The difference in climate change performance of Vietnam and United Arab Emirates (UAE) is somewhat educational. Vietnam’s Climate Debt is $14 per capita, while the authoritarian oil state of UAEs is $10,884 (see the latest ‘Ranking‘). The two countries are the world’s 27th and 28th largest emitters of CO2 from Fossil Fuels (without bunker) and cement – combined, they emitted 0.52 % of the global CO2 in 2015. The following examines the ‘Indicators‘ of CO2 Emissions, Population, GDP(ppp-$) and Forest Cover (including Primary Forest).
First, the diagram below shows the national shares of the global Climate Debt, in 2017 and 2012. Both countries increased their shares in recent years, although at completely different levels and in unalike ways.
The two diagrams below show the per capita CO2 Emissions from Fossil Fuel (without bunkers) and cement, since 2000. The green bars show the Free Emission Level¹ – the exceedance is the basis for calculating the national Climate Debt.
According to ‘BP Statistical Review of World Energy June 2017‘ (pdf, page 47) UAEs total CO2 Emissions from Fossil Fuels in 2016 were 4.4% above the 2015-level, while Vietnam’s were 0.2% below. Between 2000 and 2016 UAEs emissions increased by 123%.
The next two diagrams show Vietnam’s and UAEs CO2 Emissions in tons per capita, in decades. Vietnam can increase emissions by 421% in 2020, compared to 1990s (from 0.4 tons to 2.3 tons), while UAE must reduce emissions by 75% (from 27.0 tons to 6.7 tons). The grey bars are world emissions average.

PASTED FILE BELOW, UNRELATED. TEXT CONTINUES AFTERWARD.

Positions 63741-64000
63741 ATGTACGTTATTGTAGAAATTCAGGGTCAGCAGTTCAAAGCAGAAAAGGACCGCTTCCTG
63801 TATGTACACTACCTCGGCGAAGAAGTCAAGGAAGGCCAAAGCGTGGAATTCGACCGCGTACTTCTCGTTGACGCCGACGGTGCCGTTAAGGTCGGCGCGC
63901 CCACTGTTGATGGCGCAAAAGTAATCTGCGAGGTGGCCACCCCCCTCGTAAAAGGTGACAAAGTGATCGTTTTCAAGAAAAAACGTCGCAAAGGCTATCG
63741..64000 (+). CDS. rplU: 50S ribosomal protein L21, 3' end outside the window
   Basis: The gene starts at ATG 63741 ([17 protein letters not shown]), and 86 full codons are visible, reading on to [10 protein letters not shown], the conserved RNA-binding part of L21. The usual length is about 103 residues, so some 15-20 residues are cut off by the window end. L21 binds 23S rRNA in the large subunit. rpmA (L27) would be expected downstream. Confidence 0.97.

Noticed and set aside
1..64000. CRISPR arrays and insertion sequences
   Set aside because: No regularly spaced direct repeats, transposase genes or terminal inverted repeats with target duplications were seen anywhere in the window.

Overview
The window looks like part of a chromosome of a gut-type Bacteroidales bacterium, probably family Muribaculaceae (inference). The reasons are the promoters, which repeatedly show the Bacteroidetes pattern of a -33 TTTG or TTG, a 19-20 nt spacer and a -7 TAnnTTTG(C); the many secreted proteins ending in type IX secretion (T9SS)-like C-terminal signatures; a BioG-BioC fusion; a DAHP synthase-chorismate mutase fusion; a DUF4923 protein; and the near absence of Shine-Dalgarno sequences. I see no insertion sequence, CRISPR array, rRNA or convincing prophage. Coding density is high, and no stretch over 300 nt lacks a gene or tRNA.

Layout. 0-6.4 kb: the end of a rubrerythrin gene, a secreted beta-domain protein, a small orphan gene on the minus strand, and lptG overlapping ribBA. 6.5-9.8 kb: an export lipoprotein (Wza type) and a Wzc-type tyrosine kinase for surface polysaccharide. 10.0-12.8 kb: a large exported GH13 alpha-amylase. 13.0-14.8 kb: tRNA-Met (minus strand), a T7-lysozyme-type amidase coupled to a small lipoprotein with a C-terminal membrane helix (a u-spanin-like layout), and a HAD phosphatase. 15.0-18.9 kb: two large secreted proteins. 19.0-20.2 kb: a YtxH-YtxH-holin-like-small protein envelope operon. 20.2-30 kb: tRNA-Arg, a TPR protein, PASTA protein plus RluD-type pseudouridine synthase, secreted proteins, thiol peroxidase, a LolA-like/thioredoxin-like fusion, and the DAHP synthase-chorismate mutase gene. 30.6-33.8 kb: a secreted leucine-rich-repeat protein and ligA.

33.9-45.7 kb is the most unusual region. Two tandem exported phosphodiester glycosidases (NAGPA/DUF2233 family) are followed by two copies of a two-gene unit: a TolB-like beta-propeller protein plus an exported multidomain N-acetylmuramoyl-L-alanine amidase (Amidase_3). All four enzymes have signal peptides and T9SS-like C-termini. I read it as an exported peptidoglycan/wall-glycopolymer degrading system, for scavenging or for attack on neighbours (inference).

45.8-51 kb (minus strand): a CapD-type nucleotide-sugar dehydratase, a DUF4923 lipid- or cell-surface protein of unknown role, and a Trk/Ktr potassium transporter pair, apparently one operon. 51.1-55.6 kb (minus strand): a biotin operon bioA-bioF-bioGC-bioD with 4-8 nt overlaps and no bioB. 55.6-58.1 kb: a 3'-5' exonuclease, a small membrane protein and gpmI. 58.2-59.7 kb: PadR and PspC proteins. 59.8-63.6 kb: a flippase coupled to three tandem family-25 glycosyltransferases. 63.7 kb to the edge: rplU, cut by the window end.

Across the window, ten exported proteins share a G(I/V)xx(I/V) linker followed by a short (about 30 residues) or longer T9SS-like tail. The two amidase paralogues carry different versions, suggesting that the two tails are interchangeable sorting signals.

The population-growth of UAE was extreme 13.3% annually between 2000 and 2015 (see the diagram). The growth was mainly due to low-paid workforce immigration from India, Pakistan, Bangladesh, Egypt, Philippines, etc., and expatriate workers were about 90% of the workforce in 2013. The immigrants generally lack the rights associated with citizenship and face various restrictions on their rights as workers². In the context of climate change performance, the population-growth has cut national per capita CO2 Emissions – and consequently the per capita Climate Debt. Even so, UAE ranks 6th among 159 countries. One can only imagine the degree of climate destruction performed by the minority of rich and brutal native Emiratis.
The diagram below shows the per capita GDP(ppp-$) of Vietnam, UAE, Australia, Oman, Trinidad and Tobago and world average. The wealth of UAE was twelve times the one of Vietnam, in 2015.
The diagram below shows the changes in Forest Cover and Primary Forests, from 1990 to 2015, of Vietnam. The Forest Cover grew impressively, while the precious Primary Forests are now nearby zero. UEA’s Forest Cover grew from 2.9% (of the land area) to 3.9% during the same period.
Finally, the table below shows four key values of the five countries, in the calculation of national Climate Debts in ClimatePositions. The price of CO2 per ton (column two) is for total CO2 Emission from Fossil Fuels (without bunkers) and cement. Climate change financing (column three) is from March 2017.
|.||Tons of CO2||Price per||Climate change||Financing as|
|.||exceeded since||ton CO2||financing||share of|
|.||2000, per capita||since 2000||per capita||Climate Debt|
|Trinidad and T.||313.34||$27.42||$0.00||0.00%|
¹The Free Emission Level (green bars) is determined by national CO2 Emissions 1990-1999 (baseline), and eleven more ‘Indicators’, of which seven are national and four are global.
A hypothetical example: If Vietnam’s Forest Cover had been unchanged since 1990, then the per capita Climate Debt would have been $37 instead of the current $14.
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